The Taiwanese government is one of several that claims territory in the hotly contested South China Sea, but Taipei has long been sidelined in the dispute, overshadowed by China. Now, as the Philippines challenges Beijing’s claims in an international court at The Hague, Taipei is looking to publicly assert its claims. VOA’s Bill Ide has more from Beijing.

Video Syrian Refugees in US Express Concern for Those Left Behind

Syrian immigrants in the United States are concerned about the negative tide of public opinion and the politicians who want to block a U.S. plan to accept 10,000 Syrian refugees. Zlatica Hoke reports many Americans are fighting to dispel suspicions linking refugees to terrorists.

Video After Paris Attacks, France Steps Up Fight Against IS

The November 13 Paris attacks have drawn increased attention to Syria, where many of the suspected perpetrators are said to have received training. French President Francois Hollande is working to build a broad international coalition to defeat Islamic State in Syria and in Iraq. Zlatica Hoke reports.

Video US, Cambodian Navies Pair Up in Gulf of Thailand

The U.S. Navy has deployed one of its newest and most advanced ships to Cambodia to conduct joint training drills in the Gulf of Thailand. Riding hull-to-hull with Cambodian ships, the seamen of the USS Fort Worth are executing joint-training drills that will help build relations in Southeast Asia. David Boyle reports for VOA from Preah Sihanouk province.

Video Americans Sharpen Focus on Terrorism

Washington will be quieter than usual this week due to the Thanksgiving holiday, even as Americans across the nation register heightened concerns over possible terrorist threats. VOA’s Michael Bowman reports new polling data from ABC News and the Washington Post newspaper show an electorate increasingly focused on security issues after the deadly Islamic State attacks in Paris.

Video World Leaders Head to Paris for Climate Deal

Heads of state from nearly 80 countries are heading to Paris (November 30-December 11) to craft a global climate change agreement. The new accord will replace the Kyoto Protocol on Climate Change that expired in 2012.

Video Uncertain Future for Syrian Refugee Resettlement in Illinois

For the trickle of Syrian refugees finding new homes in the Midwest city of Chicago, the call to end resettlement in many U.S. states is adding another dimension to their long journey fleeing war. Organizations working to help them integrate say the backlash since the Paris attacks is both harming and helping their efforts to provide refugees sanctuary. VOA's Kane Farabaugh reports.

Video Creating Physical Virtual Reality With Tiny Drones

As many computer gamers know, virtual reality is a three-dimensional picture, projected inside special googles. It can fool your brain into thinking the computer world is the real world. But If you try to touch it, it’s not there. Now Canadian researchers say it may be possible to create a physical virtual reality using tiny drones. VOA’s George Putic reports.

Video New American Indian Village Takes Visitors Back in Time

There is precious little opportunity to experience what life was like in the United States before its colonization by European settlers. Now, an American Indian village built in a park outside Washington is taking visitors back in time to experience the way of life of America's indigenous people. Carol Pearson narrates this report from VOA's June Soh.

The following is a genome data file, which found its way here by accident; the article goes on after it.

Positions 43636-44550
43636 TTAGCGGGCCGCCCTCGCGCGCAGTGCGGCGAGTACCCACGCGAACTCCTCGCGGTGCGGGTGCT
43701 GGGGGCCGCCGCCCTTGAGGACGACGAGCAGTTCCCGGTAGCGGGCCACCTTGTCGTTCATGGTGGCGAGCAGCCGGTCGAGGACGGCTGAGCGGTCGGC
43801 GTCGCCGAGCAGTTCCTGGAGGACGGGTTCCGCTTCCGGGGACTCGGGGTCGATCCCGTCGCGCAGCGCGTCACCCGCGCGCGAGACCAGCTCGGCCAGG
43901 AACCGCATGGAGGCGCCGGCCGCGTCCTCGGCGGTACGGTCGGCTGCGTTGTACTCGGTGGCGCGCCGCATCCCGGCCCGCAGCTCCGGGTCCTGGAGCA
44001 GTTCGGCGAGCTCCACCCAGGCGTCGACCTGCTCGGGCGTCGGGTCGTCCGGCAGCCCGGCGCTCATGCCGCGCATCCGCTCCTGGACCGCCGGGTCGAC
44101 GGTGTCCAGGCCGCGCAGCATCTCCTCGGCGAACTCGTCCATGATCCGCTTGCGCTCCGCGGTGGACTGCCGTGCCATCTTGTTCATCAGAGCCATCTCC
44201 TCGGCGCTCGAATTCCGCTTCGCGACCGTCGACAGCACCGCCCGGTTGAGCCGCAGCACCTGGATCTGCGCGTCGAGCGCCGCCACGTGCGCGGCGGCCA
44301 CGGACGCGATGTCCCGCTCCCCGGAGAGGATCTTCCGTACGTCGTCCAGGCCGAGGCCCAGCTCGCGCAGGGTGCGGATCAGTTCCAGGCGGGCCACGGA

Video Even With Hometown Liberated, Yazidi Refugees Fear Return

While the northern Iraqi town of Sinjar has been liberated from Islamic State forces, it's not clear whether Yazidi residents who fled the militants will now return home. VOA’s Mahmut Bozarslan talked with Yazidis, a religious and ethnic minority, at a Turkish refugee camp in Diyarbakır. Robert Raffaele narrates his report.

Video Nairobi Tailors Make Pope Francis’ Vestments

To ensure the pope is properly attired during his visit, the Kenya Conference of Catholic Bishops asked the Dolly Craft Sewing Project in the Nairobi slum of Kangemi to make the pope's vestments, the garments he will wear during the various ceremonies. Jill Craig reports.

Video Cross-Border Terrorism Puts Europe’s Passport-Free Travel in Doubt

The fallout from the Islamic State terror attacks in Paris has put the future of Europe’s passport-free travel area, known as the "Schengen Zone," in doubt. Several of the perpetrators were known to intelligence agencies, but were not intercepted. Henry Ridgwell reports from London European ministers are to hold an emergency meeting Friday in Brussels to look at ways of improving security.

Video El Niño Brings Unexpected Fish From Mexico to California

Fish in an unexpected spectrum of sizes, shapes and colors are moving north, through El Niño's warm currents from Mexican waters to the Pacific Ocean off California’s coast. El Nino is the periodic warming of the eastern and central Pacific Ocean. As Faiza Elmasry tells us, this phenomenon thrills scientists and gives anglers the chance of a once-in-a-lifetime big catch. Faith Lapidus narrates.

Video Terrorism in Many Forms Continues to Plague Africa

While the world's attention is on Paris in the wake of Friday night's deadly attacks, terrorism from various sides remains a looming threat in many African countries. Nigerian cities have been targeted this week by attacks many believe were staged by the violent Islamist group Boko Haram. In addition, residents in many regions are forced to flee their homes as they are terrorized by armed militias. Zlatica Hoke reports.

Video Study: Underage Marriage Rate Higher for Females in Pakistan

While attitudes about the societal role of females in Pakistan are evolving, research by child advocacy group Plan International suggests that underage marriage of girls remains a particularly big issue in the country. VOA’s Ayesha Tanzeem reports how such marriages leads to further social problems.

VOA Blogs